Tadzhikistan is a land of old and rich culture. Archaeological excavations of the site of the palace that once belonged to the rulers of Usrushana in Bunzhikat (present Shahristan) and of a town site in the ancient Sogdian principality (Pyandzhikent) have shown that the Tadzhiks' ancestors were already highly civilized as early as the fifth to the eighth century.
That period's art was amazingly varied and original. On the territory of Pyandzhikent, with its palaces and town streets, statues, paintings, fine jewelry, and wood carvings have been unearthed. The abundance of coins suggests highly developed commerce, while numerous amber, coral, and pearl objects corroborate written evidence of the extensive foreign trade maintained by the country.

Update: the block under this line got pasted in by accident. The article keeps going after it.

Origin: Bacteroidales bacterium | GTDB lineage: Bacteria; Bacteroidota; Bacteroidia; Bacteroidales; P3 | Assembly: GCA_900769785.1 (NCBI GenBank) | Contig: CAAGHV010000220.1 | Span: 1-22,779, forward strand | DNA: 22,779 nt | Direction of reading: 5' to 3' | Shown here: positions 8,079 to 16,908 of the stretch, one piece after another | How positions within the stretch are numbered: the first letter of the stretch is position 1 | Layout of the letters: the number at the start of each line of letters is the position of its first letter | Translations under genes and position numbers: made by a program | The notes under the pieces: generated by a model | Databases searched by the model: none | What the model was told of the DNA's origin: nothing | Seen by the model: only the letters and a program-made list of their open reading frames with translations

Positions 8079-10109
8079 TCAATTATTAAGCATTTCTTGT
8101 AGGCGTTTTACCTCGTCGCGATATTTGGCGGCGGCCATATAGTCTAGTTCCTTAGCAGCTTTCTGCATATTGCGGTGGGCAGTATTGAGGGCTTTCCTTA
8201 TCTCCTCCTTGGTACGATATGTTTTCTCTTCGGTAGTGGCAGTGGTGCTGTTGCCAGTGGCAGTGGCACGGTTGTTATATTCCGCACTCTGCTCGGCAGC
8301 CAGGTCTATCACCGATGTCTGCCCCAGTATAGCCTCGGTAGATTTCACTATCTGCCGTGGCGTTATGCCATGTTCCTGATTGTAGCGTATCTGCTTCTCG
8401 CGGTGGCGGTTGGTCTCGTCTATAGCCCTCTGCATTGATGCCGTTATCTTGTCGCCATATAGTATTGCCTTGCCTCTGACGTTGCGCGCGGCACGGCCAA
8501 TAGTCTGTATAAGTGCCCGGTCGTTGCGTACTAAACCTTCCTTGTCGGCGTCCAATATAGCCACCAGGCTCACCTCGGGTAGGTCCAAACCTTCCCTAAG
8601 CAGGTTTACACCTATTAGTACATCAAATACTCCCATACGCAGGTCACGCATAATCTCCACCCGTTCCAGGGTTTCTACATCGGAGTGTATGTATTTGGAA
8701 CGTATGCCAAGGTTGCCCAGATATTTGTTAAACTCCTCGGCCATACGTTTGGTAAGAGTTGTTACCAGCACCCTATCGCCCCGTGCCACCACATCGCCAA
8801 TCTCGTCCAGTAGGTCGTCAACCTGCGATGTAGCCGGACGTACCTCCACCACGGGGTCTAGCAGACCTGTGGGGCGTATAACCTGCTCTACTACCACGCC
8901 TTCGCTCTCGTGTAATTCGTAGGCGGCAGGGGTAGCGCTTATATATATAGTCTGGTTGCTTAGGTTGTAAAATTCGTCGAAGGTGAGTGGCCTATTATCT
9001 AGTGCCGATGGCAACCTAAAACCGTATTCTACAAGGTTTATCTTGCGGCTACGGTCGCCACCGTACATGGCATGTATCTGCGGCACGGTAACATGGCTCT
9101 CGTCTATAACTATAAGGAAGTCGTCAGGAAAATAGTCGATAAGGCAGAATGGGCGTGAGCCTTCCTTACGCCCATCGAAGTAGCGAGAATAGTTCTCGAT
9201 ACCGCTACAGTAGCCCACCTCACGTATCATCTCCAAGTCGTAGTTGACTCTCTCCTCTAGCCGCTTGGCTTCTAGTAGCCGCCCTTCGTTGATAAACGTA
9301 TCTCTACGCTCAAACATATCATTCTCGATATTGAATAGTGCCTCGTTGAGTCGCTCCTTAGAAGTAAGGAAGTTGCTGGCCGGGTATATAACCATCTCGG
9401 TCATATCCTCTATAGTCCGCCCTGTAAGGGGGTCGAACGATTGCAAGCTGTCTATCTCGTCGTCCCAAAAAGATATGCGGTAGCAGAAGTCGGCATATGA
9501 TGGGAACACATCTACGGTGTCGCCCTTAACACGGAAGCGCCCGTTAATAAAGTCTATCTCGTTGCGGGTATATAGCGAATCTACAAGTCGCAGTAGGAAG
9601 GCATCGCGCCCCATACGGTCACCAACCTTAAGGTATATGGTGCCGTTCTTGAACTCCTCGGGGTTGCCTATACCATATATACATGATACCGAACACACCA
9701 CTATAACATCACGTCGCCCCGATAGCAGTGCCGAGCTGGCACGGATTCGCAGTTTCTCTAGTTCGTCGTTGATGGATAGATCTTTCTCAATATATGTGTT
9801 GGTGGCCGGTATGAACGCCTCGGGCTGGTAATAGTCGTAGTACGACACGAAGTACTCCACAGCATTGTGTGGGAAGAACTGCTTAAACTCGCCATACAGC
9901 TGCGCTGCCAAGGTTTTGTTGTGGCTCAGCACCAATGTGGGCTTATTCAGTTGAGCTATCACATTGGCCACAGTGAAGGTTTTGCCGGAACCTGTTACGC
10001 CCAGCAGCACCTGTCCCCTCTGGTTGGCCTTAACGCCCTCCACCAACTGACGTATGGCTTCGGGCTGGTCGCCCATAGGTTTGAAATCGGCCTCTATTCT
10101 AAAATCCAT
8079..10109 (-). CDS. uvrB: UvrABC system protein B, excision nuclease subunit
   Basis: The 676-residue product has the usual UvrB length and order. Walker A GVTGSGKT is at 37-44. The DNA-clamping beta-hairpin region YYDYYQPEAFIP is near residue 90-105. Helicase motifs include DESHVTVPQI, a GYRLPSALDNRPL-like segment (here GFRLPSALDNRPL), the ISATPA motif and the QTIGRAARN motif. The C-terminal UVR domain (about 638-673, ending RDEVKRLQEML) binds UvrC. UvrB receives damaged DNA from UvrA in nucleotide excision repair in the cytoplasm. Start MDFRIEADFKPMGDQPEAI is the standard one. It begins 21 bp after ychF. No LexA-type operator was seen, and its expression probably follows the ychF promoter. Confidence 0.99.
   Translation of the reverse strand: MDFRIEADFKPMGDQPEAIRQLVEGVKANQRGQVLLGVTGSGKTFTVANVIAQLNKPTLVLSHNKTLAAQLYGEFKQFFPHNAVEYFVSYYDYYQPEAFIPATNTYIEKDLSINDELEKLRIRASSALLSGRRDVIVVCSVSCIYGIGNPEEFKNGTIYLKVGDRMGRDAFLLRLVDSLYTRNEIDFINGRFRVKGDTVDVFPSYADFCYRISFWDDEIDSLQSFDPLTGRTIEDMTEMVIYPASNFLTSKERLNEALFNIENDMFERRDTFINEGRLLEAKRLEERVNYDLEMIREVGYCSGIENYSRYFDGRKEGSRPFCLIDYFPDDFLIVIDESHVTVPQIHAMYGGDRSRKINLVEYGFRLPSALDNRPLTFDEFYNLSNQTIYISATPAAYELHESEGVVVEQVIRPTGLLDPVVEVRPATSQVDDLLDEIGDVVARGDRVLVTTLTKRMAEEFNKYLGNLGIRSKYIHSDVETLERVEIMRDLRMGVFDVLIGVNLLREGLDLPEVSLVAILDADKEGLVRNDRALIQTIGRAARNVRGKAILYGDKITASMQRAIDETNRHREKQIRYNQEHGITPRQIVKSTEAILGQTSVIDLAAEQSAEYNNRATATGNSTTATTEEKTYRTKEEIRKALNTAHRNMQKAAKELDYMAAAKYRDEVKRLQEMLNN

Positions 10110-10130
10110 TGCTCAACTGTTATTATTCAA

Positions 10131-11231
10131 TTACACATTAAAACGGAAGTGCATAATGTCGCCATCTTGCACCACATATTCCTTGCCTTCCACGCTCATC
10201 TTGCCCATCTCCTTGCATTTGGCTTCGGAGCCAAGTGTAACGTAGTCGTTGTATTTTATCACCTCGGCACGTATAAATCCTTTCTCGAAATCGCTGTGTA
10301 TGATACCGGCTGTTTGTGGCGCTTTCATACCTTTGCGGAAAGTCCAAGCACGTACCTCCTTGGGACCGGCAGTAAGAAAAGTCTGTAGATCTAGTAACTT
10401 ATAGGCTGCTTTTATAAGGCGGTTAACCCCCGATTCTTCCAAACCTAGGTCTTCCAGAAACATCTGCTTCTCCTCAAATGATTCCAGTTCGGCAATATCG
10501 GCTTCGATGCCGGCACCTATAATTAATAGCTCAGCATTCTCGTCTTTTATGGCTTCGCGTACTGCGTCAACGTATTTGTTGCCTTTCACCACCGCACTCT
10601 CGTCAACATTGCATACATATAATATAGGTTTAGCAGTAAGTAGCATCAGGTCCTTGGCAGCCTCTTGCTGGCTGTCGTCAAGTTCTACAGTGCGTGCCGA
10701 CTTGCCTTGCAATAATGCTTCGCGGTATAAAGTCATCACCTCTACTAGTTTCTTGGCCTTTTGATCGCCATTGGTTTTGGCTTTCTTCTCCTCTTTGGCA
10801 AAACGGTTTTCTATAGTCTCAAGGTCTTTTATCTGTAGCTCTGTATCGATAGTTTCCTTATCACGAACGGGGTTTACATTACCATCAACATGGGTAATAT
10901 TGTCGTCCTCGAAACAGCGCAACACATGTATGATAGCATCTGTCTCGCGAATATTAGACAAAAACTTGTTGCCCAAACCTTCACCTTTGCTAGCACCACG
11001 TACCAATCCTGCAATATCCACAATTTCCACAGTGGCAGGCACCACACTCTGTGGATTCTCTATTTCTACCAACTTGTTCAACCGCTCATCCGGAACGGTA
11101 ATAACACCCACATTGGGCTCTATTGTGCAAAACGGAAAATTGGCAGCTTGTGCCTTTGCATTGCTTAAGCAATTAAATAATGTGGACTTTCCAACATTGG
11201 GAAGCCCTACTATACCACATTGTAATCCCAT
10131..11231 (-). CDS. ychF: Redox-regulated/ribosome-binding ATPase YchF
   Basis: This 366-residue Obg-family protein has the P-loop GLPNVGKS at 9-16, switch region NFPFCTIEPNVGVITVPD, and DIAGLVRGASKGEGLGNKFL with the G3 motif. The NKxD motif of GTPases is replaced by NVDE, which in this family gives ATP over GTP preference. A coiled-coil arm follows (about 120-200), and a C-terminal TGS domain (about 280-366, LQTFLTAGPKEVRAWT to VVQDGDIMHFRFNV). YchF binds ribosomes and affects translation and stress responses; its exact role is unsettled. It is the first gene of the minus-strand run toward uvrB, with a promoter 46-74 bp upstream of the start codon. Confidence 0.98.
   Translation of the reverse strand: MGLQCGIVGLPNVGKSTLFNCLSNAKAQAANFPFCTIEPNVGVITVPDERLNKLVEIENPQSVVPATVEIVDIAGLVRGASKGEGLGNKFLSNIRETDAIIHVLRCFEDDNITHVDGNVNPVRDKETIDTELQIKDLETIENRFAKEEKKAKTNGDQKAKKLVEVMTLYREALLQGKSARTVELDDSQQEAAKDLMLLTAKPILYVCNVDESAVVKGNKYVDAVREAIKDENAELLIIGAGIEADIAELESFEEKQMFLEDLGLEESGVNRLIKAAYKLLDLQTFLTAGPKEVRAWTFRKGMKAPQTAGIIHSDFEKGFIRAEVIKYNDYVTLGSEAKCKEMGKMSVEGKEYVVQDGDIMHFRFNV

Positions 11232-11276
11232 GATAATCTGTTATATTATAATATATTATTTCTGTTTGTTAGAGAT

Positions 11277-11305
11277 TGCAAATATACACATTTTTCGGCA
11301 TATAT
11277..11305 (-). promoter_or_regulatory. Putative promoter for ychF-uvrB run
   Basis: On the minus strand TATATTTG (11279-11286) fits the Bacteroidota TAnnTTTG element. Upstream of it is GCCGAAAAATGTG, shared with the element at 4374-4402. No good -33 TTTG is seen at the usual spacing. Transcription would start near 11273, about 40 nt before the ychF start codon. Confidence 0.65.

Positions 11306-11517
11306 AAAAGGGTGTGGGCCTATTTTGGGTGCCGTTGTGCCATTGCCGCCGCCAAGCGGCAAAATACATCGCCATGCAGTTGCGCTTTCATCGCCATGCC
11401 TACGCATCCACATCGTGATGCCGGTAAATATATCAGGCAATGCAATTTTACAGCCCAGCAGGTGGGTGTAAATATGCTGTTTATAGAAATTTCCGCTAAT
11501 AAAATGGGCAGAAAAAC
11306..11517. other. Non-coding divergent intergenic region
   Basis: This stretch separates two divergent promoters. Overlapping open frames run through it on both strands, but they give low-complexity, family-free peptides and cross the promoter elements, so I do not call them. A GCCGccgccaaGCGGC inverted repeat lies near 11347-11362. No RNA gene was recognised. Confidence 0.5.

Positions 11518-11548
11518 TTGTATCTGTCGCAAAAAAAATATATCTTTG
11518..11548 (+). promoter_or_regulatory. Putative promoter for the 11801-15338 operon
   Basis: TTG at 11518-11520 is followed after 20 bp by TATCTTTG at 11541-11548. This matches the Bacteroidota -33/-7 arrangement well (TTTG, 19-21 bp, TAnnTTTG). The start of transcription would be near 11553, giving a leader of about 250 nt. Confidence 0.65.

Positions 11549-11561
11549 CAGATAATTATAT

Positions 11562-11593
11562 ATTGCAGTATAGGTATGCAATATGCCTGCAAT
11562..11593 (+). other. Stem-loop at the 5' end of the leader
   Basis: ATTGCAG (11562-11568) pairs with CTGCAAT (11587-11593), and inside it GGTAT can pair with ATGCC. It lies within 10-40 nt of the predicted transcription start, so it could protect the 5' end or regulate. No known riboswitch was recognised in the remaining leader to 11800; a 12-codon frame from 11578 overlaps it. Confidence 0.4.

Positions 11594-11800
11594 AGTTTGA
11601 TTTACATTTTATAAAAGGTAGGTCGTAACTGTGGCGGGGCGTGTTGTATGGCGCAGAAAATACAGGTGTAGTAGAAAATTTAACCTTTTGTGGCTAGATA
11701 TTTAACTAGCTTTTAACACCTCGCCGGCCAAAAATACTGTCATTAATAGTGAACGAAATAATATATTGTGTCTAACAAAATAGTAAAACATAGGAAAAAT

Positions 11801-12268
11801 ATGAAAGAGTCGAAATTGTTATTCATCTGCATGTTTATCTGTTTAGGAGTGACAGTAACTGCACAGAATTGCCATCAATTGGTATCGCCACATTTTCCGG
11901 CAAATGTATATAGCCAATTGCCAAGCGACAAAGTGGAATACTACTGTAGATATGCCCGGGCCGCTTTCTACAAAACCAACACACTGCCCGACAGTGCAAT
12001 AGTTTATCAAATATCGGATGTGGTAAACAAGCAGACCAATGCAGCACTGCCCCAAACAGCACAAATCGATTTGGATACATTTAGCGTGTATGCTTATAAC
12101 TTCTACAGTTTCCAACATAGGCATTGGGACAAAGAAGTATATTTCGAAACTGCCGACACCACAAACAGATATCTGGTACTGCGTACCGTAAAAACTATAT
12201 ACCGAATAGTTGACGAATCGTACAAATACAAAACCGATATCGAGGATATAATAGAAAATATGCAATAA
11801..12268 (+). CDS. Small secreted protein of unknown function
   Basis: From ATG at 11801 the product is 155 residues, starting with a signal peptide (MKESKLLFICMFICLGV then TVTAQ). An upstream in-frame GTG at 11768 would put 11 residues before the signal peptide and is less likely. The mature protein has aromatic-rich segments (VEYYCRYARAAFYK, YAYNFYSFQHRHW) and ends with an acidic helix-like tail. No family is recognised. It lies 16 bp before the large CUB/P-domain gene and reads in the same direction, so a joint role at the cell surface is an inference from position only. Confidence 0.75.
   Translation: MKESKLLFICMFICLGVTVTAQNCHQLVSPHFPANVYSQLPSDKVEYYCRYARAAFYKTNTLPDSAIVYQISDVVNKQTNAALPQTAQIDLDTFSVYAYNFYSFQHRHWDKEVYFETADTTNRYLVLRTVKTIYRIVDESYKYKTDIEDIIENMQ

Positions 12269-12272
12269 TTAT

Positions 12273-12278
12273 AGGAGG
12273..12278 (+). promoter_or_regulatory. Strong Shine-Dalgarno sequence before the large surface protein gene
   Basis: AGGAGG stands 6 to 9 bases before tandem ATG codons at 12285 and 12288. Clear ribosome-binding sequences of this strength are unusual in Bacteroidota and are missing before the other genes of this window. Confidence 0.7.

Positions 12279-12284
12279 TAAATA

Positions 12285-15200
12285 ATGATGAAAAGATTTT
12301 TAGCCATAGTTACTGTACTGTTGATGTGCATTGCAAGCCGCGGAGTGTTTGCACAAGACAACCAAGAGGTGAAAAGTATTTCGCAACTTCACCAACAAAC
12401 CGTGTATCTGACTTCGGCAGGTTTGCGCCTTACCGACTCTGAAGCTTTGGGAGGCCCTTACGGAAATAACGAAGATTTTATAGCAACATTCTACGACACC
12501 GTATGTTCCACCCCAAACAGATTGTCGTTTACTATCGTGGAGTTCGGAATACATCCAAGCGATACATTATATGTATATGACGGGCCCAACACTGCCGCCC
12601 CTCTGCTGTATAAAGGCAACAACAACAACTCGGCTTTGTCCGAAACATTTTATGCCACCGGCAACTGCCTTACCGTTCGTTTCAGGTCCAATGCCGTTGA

Two distinct trends are observable in Tadzhik folk arts from the tenth to nineteenth centuries. The first of them is represented by handicraft industries based on highly developed skills and conventions; the second, less sophisticated, but more original and archaic, was connected with the making of domestic utensils within the household. The first trend was particularly strong in northern Tadzhik art, where urban handicraft industries were important, while the second was characteristic of the arts of the republic's mountainous regions. Owing to their geographic position and historical background, certain settlements there kept their life-style intact for centuries. Perched in the impenetrable Karategin, Darvaz, and West Pamir Mountains, there are small settlements where until recently subsistence farming had been the norm, and old customs, traditions, and rites, with their symbolism and archaic mythological beliefs, had survived.